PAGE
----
Multi-residential Buildings Riding High in Alberta

Posted by Gurpreet Ghatehora on Friday, December 4th, 2015 at 8:52am.

Real estate news for the province of Alberta has not been peachy keen lately. Even with new height restrictions (or lack thereof) on the downtown core in Edmonton, and an exciting new ice district, the province has been seeing month after month of falling or flat house prices. But as vacancy rates rise in commercial spaces, the demand for new apartment and condo complexes has curiously risen.

New data from real-estate services company Avison Young has shown that interest in multi-residential complexes rose in the first half of 2015. And while the notice has been particularly noticeable in Calgary, the interest in Edmonton has been equal, if not more, thanks to the capital’s recent revitalization projects focusing on the ice district.

According to The Globe & Mail, “multi-residential units are sprouting downtown, with more expected to come,” a sign that these types of buildings are not only economically viable, but that Edmonton’s downtown core could be seeing a better focus on a healthy combination of business and residential. Until now, Edmonton’s main core has been built to service the daytime working population, with evening and nighttime services leaving locals looking elsewhere.

With a refocus on apartment buildings, the real estate market also seems to be compensating for the drops in office space interest, which has left much of Albert’as prime office space vacant in the wake of dropping oil prices. The Avison Young report noticed that “the relative scarcity of available investment-grade multi-residential rental product has prompted institutional players to develop apartment projects as a means of balancing their real estate exposure to the Calgary market.”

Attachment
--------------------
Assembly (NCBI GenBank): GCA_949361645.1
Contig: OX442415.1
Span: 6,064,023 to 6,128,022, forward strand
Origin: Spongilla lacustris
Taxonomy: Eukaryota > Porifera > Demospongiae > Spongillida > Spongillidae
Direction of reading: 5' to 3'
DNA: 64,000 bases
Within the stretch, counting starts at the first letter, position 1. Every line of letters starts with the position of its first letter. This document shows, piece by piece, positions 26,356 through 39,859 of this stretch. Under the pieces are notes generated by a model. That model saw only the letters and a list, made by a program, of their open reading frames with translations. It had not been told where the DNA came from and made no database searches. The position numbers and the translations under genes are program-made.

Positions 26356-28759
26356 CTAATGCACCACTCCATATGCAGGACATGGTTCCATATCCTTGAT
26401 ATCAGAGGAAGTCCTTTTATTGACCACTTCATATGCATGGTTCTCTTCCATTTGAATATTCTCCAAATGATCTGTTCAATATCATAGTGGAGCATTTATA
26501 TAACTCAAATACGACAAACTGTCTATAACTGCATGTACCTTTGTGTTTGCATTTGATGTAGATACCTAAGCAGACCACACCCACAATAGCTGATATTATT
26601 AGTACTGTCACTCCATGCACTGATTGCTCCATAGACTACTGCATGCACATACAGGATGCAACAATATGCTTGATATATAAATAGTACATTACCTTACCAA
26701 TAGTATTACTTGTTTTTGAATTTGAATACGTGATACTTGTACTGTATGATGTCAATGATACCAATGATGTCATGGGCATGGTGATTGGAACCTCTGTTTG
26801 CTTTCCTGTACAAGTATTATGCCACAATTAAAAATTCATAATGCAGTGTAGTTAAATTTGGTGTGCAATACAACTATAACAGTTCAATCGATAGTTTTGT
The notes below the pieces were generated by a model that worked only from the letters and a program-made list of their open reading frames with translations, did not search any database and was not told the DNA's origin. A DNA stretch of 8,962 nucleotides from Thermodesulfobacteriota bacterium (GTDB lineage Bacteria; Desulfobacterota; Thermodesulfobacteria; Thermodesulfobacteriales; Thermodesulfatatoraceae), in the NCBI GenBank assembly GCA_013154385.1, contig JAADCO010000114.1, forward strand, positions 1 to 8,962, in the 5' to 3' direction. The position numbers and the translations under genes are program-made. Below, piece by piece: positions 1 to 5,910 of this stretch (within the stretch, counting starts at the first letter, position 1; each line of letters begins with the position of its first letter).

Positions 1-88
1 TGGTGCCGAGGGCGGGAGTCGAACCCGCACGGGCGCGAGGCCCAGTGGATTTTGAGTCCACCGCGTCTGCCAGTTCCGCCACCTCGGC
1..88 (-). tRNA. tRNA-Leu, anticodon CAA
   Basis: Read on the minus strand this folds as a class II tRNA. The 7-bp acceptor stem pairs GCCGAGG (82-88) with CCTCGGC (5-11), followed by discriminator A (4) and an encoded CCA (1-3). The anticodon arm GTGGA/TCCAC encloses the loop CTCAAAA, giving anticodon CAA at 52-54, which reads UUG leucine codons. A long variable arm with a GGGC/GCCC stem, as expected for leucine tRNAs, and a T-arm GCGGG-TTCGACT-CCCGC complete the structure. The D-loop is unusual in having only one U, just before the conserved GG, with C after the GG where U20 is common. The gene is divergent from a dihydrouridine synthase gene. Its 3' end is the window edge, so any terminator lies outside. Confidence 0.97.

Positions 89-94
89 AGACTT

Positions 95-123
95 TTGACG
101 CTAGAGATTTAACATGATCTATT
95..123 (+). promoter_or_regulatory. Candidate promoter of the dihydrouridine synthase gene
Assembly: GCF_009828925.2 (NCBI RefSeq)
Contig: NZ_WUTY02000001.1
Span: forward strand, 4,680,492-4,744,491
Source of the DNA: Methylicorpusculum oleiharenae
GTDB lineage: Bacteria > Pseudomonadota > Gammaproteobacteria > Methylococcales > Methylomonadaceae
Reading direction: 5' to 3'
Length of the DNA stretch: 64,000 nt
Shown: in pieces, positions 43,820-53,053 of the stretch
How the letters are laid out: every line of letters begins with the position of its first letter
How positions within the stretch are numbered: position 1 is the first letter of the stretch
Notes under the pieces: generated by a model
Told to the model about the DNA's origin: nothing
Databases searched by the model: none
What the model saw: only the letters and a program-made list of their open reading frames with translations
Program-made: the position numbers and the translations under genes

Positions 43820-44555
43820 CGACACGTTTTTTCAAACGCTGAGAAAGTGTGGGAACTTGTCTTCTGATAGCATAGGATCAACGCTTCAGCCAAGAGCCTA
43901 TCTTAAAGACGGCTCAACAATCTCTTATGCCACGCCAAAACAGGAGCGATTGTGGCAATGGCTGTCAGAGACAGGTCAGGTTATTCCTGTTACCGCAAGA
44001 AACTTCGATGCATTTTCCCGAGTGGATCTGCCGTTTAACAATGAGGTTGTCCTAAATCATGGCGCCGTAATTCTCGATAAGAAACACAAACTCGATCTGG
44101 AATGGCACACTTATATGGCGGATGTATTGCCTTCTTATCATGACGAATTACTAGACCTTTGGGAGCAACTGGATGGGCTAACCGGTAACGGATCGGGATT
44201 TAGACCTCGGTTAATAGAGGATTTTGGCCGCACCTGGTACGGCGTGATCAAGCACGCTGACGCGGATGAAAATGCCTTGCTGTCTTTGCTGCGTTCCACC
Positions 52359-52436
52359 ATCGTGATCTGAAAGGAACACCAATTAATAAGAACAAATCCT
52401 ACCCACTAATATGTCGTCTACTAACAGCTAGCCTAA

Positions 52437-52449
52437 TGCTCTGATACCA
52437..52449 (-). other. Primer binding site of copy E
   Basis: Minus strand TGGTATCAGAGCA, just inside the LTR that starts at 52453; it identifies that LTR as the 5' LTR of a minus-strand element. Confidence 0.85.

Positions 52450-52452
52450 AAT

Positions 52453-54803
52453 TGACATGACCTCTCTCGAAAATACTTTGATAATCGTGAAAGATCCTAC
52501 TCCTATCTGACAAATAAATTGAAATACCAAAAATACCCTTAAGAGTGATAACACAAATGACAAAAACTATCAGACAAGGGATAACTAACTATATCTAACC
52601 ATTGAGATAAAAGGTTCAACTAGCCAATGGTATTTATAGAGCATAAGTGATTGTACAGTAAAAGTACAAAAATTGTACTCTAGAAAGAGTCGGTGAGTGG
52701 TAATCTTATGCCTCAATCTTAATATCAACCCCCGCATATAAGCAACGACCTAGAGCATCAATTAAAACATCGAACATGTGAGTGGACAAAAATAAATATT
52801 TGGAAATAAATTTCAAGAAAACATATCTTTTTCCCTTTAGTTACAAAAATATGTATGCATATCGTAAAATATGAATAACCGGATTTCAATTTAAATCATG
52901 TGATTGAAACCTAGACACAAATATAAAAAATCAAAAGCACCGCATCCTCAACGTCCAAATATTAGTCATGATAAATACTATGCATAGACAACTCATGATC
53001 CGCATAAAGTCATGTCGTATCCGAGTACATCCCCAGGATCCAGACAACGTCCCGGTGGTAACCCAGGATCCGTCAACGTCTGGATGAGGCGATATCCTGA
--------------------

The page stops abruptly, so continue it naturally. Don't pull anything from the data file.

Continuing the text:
The market changes are a good sign for Edmonton’s real estate market, however, based entirely on expected increases to the population. More people, after all, could mean more money being spent, and more people available to work once the oil markets return to normal. In the mean time, there seems to be plenty of space, both residential and commercial, for those looking to make Alberta their home.

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